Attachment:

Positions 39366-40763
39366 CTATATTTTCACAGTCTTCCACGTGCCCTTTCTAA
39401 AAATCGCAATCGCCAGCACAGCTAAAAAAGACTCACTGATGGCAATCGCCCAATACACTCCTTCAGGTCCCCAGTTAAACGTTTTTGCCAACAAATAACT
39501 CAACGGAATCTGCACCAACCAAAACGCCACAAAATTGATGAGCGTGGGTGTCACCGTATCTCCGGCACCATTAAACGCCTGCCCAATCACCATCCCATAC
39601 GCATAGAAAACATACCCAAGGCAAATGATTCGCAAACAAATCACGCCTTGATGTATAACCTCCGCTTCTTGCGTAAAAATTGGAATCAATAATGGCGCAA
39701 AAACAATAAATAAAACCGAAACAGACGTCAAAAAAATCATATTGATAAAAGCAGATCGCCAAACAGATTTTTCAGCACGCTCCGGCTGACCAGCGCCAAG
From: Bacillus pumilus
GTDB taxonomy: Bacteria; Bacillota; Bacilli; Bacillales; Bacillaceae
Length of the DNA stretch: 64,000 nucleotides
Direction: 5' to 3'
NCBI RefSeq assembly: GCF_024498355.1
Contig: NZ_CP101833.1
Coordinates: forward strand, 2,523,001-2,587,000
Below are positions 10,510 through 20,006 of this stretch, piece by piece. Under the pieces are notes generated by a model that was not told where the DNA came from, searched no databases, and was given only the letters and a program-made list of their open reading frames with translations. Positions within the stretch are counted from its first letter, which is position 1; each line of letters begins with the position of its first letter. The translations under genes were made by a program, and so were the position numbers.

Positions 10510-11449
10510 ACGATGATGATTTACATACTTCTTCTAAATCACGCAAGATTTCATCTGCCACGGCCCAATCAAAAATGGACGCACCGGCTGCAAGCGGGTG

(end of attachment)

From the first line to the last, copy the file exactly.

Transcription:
Positions 39366-40763
39366 CTATATTTTCACAGTCTTCCACGTGCCCTTTCTAA
39401 AAATCGCAATCGCCAGCACAGCTAAAAAAGACTCACTGATGGCAATCGCCCAATACACTCCTTCAGGTCCCCAGTTAAACGTTTTTGCCAACAAATAACT
39501 CAACGGAATCTGCACCAACCAAAACGCCACAAAATTGATGAGCGTGGGTGTCACCGTATCTCCGGCACCATTAAACGCCTGCCCAATCACCATCCCATAC
39601 GCATAGAAAACATACCCAAGGCAAATGATTCGCAAACAAATCACGCCTTGATGTATAACCTCCGCTTCTTGCGTAAAAATTGGAATCAATAATGGCGCAA
39701 AAACAATAAATAAAACCGAAACAGACGTCAAAAAAATCATATTGATAAAAGCAGATCGCCAAACAGATTTTTCAGCACGCTCCGGCTGACCAGCGCCAAG
From: Bacillus pumilus
GTDB taxonomy: Bacteria; Bacillota; Bacilli; Bacillales; Bacillaceae
Length of the DNA stretch: 64,000 nucleotides
Direction: 5' to 3'
NCBI RefSeq assembly: GCF_024498355.1
Contig: NZ_CP101833.1
Coordinates: forward strand, 2,523,001-2,587,000
Below are positions 10,510 through 20,006 of this stretch, piece by piece. Under the pieces are notes generated by a model that was not told where the DNA came from, searched no databases, and was given only the letters and a program-made list of their open reading frames with translations. Positions within the stretch are counted from its first letter, which is position 1; each line of letters begins with the position of its first letter. The translations under genes were made by a program, and so were the position numbers.

Positions 10510-11449
10510 ACGATGATGATTTACATACTTCTTCTAAATCACGCAAGATTTCATCTGCCACGGCCCAATCAAAAATGGACGCACCGGCTGCAAGCGGGTG